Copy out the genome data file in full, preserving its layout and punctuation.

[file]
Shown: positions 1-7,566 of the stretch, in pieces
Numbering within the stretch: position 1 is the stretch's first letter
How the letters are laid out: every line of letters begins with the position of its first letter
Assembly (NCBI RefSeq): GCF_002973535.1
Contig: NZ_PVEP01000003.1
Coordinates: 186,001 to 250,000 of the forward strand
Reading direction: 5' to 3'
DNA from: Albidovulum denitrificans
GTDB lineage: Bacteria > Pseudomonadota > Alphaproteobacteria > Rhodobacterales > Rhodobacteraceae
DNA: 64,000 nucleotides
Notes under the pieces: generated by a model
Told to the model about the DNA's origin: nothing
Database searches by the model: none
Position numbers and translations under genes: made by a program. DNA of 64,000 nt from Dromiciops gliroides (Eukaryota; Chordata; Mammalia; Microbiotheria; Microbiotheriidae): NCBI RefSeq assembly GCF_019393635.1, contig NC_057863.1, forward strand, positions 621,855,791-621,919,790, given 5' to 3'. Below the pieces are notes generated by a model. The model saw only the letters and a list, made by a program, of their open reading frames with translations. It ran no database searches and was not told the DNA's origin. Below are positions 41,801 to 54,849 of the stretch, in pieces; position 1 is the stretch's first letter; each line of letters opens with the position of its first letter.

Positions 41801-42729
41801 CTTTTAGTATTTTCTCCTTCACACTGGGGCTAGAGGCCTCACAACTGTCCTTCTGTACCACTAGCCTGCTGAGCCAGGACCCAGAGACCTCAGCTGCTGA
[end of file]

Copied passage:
Shown: positions 1-7,566 of the stretch, in pieces
Numbering within the stretch: position 1 is the stretch's first letter
How the letters are laid out: every line of letters begins with the position of its first letter
Assembly (NCBI RefSeq): GCF_002973535.1
Contig: NZ_PVEP01000003.1
Coordinates: 186,001 to 250,000 of the forward strand
Reading direction: 5' to 3'
DNA from: Albidovulum denitrificans
GTDB lineage: Bacteria > Pseudomonadota > Alphaproteobacteria > Rhodobacterales > Rhodobacteraceae
DNA: 64,000 nucleotides
Notes under the pieces: generated by a model
Told to the model about the DNA's origin: nothing
Database searches by the model: none
Position numbers and translations under genes: made by a program. DNA of 64,000 nt from Dromiciops gliroides (Eukaryota; Chordata; Mammalia; Microbiotheria; Microbiotheriidae): NCBI RefSeq assembly GCF_019393635.1, contig NC_057863.1, forward strand, positions 621,855,791-621,919,790, given 5' to 3'. Below the pieces are notes generated by a model. The model saw only the letters and a list, made by a program, of their open reading frames with translations. It ran no database searches and was not told the DNA's origin. Below are positions 41,801 to 54,849 of the stretch, in pieces; position 1 is the stretch's first letter; each line of letters opens with the position of its first letter.

Positions 41801-42729
41801 CTTTTAGTATTTTCTCCTTCACACTGGGGCTAGAGGCCTCACAACTGTCCTTCTGTACCACTAGCCTGCTGAGCCAGGACCCAGAGACCTCAGCTGCTGA